Understand your responsibilities when dealing with cyber testing tools and visiting associated tool sites.
- [Instructor] This is one of a series of ethical hacking courses, and it uses a range of third-party testing tools. Some are commercial products, and some are open-source. The download and installation instructions for all tools used in this course are available as a PDF in the associated course material. While we've done our best to ensure that the tools we use, and the sites we reference are legitimate, testing sites can be targets for hackers. And we can't provide any assurance that these sites might not have been compromised by the time you visit them. Some of the sites which store the testing tools are detected as dangerous, because the tools have similar signatures to malware, and may raise anti-virus alerts when you visit them. The testing tools we demonstrate are extremely powerful. They may demonstrate some of the same signature characteristics as malware, and malicious implants. And may raise anti-virus alerts when you try to download them. Again, we can't provide assurance that the software hasn't been compromised when you download it. As so, as for any other software from the internet, you need to exercise due diligence and take personal responsibility for anything you load into your system.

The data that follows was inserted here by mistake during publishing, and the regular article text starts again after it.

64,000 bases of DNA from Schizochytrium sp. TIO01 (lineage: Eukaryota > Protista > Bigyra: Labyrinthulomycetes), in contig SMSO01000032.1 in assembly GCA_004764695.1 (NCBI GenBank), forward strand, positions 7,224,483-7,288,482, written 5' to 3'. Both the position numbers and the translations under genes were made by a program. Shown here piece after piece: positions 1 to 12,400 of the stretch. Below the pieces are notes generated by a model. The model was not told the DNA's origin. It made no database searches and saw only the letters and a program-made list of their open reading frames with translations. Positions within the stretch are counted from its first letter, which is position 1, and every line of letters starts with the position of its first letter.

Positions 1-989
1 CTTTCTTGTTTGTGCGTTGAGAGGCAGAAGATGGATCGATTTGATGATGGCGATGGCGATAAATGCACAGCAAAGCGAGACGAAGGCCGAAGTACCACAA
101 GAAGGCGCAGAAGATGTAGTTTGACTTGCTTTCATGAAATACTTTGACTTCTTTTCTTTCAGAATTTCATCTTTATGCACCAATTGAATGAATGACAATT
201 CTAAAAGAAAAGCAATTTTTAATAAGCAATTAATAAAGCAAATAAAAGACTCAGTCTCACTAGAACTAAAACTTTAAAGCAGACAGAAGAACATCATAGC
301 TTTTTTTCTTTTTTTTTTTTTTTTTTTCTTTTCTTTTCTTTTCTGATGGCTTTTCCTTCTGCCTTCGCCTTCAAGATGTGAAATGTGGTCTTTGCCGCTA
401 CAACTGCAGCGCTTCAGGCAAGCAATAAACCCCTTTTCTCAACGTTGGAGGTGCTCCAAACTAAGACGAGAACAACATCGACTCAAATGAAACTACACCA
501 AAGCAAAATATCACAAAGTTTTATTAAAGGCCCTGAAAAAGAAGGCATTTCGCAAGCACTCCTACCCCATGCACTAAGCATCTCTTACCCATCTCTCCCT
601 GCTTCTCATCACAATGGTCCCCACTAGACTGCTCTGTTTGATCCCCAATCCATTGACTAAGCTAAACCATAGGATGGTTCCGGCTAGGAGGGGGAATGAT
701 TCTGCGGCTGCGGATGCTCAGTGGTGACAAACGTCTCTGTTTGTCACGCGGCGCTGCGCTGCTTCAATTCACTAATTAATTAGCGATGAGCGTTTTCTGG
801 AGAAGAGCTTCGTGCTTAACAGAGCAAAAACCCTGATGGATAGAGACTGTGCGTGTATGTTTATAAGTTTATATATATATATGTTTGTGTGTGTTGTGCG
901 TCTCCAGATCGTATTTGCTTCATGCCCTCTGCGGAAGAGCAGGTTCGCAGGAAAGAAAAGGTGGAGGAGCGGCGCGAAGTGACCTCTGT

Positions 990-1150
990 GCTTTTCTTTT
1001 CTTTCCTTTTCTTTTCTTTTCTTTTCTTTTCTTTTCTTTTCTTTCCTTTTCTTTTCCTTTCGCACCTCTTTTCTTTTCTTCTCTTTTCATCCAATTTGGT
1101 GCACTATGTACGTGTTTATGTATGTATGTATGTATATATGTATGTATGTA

Note: The topics covered in this course are drawn from the Evading IDS, Firewalls, and Honeypots competency in the Certified Ethical Hacker (CEH) body of knowledge.
- Applying the basics of the Windows Firewall
- Using advanced features in the Windows Firewall
- Reviewing firewall logs
- Linux iptables
- Setting up an iptables firewall
- Managing rules with Firewall Builder
- Setting up a Cisco PIX firewall
- Installing GNS3
- How web application firewalls protect web servers
- Protecting API services with the WSO2 gateway
- Running the Cowrie honeypot
- Detecting intrusions with Security Onion